Data Services Newsletter

Volume 2 : No 1 : March 2000

SeismiQuery: An Online Database Interface

Notice: The interface to SeismiQuery has changed significantly since the publishing of this article. However, the function is much the same.

In 1998 the IRIS DMC switched over to an Oracle database to store meta and waveform information. Before this change, users were required to know something about SQL in order to query the database. This could be a time-consuming and often frustrating activity. The development of SeismiQuery and the connectivity of the Oracle database have made this previously “painful” task far less painful and more efficient.

SeismiQuery is an on-line interface (written primarily in javascript and Perl) that directly interacts with the Oracle database. Several “pre-formatted” query options were created to support some of the more common user needs but users can still format their own SQL queries if need be. An extensive description of the database tables and fields is provided (see help) along with a primer in SQL to facilitate custom queries (see SQL syntax). BUT, the best thing about SeismiQuery is that you don’t need to know anything about SQL to take advantage of its many options. (A query of the database is highly recommended before sending any customized data request in to the DMC.) Each query option has help documentation and most have an example of the output format. Output can be viewed on screen, downloaded using the browser’s “save as” option, or emailed to the user. Some of the queries provide mapping options as well.

SeismiQuery Landing Page
Figure 1: SeismiQuery landing page on the IRIS DMC website

Some New Features

We have just added some new output options to SeismiQuery to assist users with their data requests. A by timeseries query offers the user a chance to create a WEED compatible station file and/or a semi-formated BREQ_FAST request. And the events query has a WEED event file option. (See help documentation for each query for details.)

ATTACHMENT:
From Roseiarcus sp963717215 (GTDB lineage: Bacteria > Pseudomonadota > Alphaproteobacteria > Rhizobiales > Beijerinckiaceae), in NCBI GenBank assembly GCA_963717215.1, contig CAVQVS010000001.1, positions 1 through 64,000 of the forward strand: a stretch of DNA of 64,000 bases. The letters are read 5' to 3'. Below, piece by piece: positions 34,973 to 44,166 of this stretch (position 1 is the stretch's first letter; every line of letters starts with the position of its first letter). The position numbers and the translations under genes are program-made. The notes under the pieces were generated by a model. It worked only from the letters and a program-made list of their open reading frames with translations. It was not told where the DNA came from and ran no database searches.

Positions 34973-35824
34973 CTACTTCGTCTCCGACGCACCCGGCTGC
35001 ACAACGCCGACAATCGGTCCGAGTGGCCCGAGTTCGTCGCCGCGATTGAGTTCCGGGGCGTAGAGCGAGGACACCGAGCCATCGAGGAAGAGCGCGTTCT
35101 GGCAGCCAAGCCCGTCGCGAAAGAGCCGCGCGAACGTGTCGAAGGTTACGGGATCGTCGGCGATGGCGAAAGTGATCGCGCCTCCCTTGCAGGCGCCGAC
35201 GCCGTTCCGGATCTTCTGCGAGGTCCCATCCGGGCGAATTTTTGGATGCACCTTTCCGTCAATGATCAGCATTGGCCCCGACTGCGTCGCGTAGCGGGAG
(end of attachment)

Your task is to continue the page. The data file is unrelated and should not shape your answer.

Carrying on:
What Can I Get Out Of SeismiQuery?

The following is a list of example questions that you could answer using SeismiQuery. The queries you would use to extract the answers appear in green text below each question. (Multiple steps are separated by a colon.) Click on the index to your right to try out your query skills.

What days were stations for the IC network operating in 1999?

by day : query 1
(changed to the “by station” query)

How can I see exactly what broad-band channel data you have (down to the second) for II stations on day 132, 1998?

by timeseries (GOAT)

What stations have Streckeisen STS-1 seismometers?


What is the latitude, longitude, elevation and network affiliation of the station ANMO? Can I make a map of my PASSCAL station array?


When did the station PFO run as an ID network station?


How many magnitude >6.0 events have occurred in the Sea of Japan in the last 10 years? Can I see a map of events that occurred off the coast of Oregon in 1968?


What is the response of the LHZ channel for station CRZF?

channel responses
(changed to just “responses”)

How can I get a list of events ordered by depth?

customized SQL
(changed to “write SQL”)
(hint: select * from event, mag, region where = and event.region = region.code and time > to_date(‘01/01/2000’ , ‘MM/DD/YYY’) and mag.magnitude >= 6 order by event.depth;)

If you have any questons, please feel free to contact me.

by Deborah Barnes (IRIS Data Management Center)

06:17:33 v.ad6b513c